A new initiative is honouring some of the many Toronto restaurants that have permanently closed their doors over the past year due to the pandemic and raising funds to support unemployed restaurant workers in the process.
Last Dish sees local artists partnering with shuttered restaurants to design commemorative plates featuring signature menu items. Vesuvio Pizzeria & Spaghetti House’s classic pepperoni pizza, Southern Accent’s blackened lamb and Tennessee Tavern’s cevapi are among the dish illustrations featured in the project.
Last Dish comes from the Toronto Restaurant Workers’ Relief Fund (TRWRF). Initially started as a GoFundMe campaign to aid restaurant workers amid the dine-in shutdowns, TRWRF has evolved into a non-profit organization that has supported unemployed restaurant workers via grocery gift cards and subsidized mental healthcare access throughout the pandemic.
Starting this week, the plates will be auctioned off via the initiative’s website. There’s also the option to purchase limited-run prints of the illustrations.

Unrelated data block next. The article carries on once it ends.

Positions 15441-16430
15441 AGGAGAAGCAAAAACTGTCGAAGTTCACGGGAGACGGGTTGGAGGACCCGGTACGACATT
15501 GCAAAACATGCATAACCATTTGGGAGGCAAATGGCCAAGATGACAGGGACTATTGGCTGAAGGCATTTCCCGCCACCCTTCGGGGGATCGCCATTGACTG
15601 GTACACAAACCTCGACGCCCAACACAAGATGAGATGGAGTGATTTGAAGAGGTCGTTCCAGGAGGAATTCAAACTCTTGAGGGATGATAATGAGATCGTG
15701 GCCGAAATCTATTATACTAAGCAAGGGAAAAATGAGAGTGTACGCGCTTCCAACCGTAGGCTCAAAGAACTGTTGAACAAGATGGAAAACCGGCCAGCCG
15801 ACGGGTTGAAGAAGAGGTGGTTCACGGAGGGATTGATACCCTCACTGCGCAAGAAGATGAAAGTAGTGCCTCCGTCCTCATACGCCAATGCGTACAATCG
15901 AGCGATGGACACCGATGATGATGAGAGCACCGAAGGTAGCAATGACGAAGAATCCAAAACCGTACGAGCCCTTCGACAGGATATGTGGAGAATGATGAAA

“I think the prints will be a nice option for folks who might want to help out or to commemorate a restaurant that they really liked, but it’s not feasible for them to bid or they don’t like auctions,” says Arianne Persaud, founder of TRWRF. All proceeds from Last Dish will be donated towards TRWRF.
“Each of the plates is designed by a different illustrator so there are 10 different styles,” says Persaud, adding that many of the artists have connections to the Toronto restaurant industry. For example, Persaud says that Madison van Rijn, who illustrated Kit Kat’s signature dish penne salsiccia, is also behind some of the beautiful murals found in Bar Isabel and Bar Raval.
“There’s a lot of really awesome, cultural, psychological and philosophical things that you learn through food. Food is a touchstone for so much of life,” says Persaud. “It’s about this moment of let’s actually pause and acknowledge that 150 restaurants in our city have closed.”
The plate auction will run until May 31.